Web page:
Early on in my journey to share the Gospel with unreached people groups in South Asia, I was introduced to the concept of Hindu followers of Jesus. For me it was difficult to reconcile the two. How could one truly be a disciple of Christ while remaining a Hindu? Wouldn’t the two be contradictory?
I initially rejected this idea when I first heard about it. There were however a few things that moved me to re-evaluate and decide to embrace the idea that a person could remain a Hindu while being an obedient disciple of Jesus. The first factor was being exposed to the Indian Christian community, the second was meeting a man who identified himself as a Hindu follower of Jesus, and the third was coming face to face with what the Bible teaches on the subject.
Some might find it odd that being exposed to Christianity in India could make me more inclined to accept a Hindu follower of Jesus, but previously I hadn’t experienced the expression of Christianity presented by the traditional Indian Church or Christian community. Now I must say something here. I love and respect all from among the Christian community in India. But in most of the world, religion is synonymous with community. In much of the West, to be called a Christian means that one has made a personal commitment to follow Christ in his or her own life. We even often add a clarifying statement, identifying ourselves as a ‘believer’ or a ‘follower’ or saying we are ‘committed’. This brings focus to the centrality of Jesus in our lives. In India, you belong to the religion that you are born into. To be a Christian is to be born into a Christian family, regardless of your faith or commitment to the teachings of Jesus. The same is true of someone born into a Hindu family. Therefore ‘religion’ primarily refers to social community. Faith issues are secondary to that.
When I became acutely aware of the fact that Christians in India are so removed from Hindu society, being separated by multiple barriers of language, culture, and lifestyle, I knew that there had to be a better way. Surely the Biblical requirement to follow Jesus didn’t include discarding the name your parents gave you for a western one, or changing your diet from vegetarian to include eating meat, or becoming a part of another social community, thereby communicating rejection of your family and society. Surely Jesus was talking about internal heart changes, not merely superficial or external ones?
The second experience that caused me to change my mind was having the opportunity to see a man living out the reality of a Hindu Christ follower. The experience transformed a mere concept in my mind to a real possibility fleshed out. I saw how this man was living a changed life, driven by a love and passion for Jesus yet he remained in his family and his community and continued to honor them. He was able to walk and live culturally and socially as a Hindu, while being faithful to scripture and to the commands of Christ, and keeping a faith wholly devoted to Jesus. I saw how he maintained honor and relationship with other Hindus, while at the same time challenging practices found in Hindu communities that were contrary to the teaching of scripture. Once he purposefully asked for a glass of water from a low-caste woman, which as a high-caste man would be socially unacceptable. I saw him living out devotion to Christ as a bold witness while remaining as a light in Hindu community. His community identity was as a Hindu but his allegiance was to The Lord Jesus Christ.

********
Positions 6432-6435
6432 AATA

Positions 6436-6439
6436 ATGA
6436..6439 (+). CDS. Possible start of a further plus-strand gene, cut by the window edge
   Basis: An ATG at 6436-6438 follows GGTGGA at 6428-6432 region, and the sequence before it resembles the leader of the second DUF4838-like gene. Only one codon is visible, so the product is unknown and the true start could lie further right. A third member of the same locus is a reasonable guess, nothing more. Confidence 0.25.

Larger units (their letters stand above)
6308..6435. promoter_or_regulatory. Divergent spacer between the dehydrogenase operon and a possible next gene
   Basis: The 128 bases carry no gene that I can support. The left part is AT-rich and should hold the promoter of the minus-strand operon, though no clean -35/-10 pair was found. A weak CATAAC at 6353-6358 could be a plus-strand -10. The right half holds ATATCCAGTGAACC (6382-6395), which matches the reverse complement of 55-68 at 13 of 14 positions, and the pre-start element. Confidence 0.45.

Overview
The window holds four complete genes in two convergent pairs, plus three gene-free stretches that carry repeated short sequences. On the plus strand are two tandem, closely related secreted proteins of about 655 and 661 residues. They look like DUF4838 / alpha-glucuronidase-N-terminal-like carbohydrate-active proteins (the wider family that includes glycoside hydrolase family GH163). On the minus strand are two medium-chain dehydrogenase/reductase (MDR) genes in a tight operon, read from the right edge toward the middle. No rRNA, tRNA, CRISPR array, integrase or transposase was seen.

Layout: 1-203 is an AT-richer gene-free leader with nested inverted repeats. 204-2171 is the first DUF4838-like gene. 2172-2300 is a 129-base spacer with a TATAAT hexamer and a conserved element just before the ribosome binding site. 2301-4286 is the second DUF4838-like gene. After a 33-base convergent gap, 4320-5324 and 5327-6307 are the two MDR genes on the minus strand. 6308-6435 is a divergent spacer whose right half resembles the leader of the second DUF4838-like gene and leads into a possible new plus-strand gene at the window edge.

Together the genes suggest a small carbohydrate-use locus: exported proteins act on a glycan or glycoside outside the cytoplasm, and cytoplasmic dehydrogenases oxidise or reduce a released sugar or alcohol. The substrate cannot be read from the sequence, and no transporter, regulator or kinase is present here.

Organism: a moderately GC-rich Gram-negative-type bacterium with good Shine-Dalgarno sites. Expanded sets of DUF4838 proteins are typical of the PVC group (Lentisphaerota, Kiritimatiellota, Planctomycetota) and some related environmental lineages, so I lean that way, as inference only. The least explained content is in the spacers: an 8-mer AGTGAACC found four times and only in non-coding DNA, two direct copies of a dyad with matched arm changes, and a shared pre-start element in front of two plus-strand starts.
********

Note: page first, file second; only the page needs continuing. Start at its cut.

Finally, I was presented with a strong teaching from the Word of God that outlined the possibility of Hindu followers of Christ. Walking through the book of Acts and Corinthians I saw the initial spread of the Gospel into Gentile communities. In Acts 10 I read how the Gospel spread into the family of a Roman centurion. Then in Acts chapter 15 the council at Jerusalem urged the Jewish believers not to add undue obstacles to Gentiles who were coming to faith. For the first time, Gentiles were allowed to follow the teachings of Jesus and fellowship with other believers without changing their community through the observance of circumcision or by following the Mosaic law. I urge you to read the whole teaching here.
Now I ask you the question: Have we been making it more difficult for Hindus who have wanted to put their faith in Jesus? Have we added an extra-Biblical requirement to change their community, a requirement that even the Indian supreme court doesn’t place on them?
A Hindu may embrace a non-Hindu religion without ceasing to be a Hindu… Hinduism is, then, both a civilization and conglomerate of religions, with neither a beginning, a founder, nor a central authority, hierarchy, or organization. – The Supreme Court of India 1977
Can we accept the concept of Hindu followers of Christ? Can we encourage them to maintain their social and community identity, their cultural heritage? Yes, this would require that they be wholly devoted to Jesus and that they worship Him only, forsaking all idols. But there are many Hindu atheists as well. They don’t profess faith in any God, yet they culturally and socially identify as Hindus. Is it not then possible for Hindus to retain their identity while being wholly committed to serving and following Jesus?
Jesus never asked us to change what community we belong to. He asked us to change our hearts.
The truth of the matter is that whether we embrace the concept or not, there is a movement underway in which many Hindus are turning to Jesus while retaining their social identity. Although this change may not be widely recognized now, as it gains momentum, more and more people will have their eyes opened to the idea of Hindu Followers of Christ. I pray that the doors of their hearts will begin to swing open as well.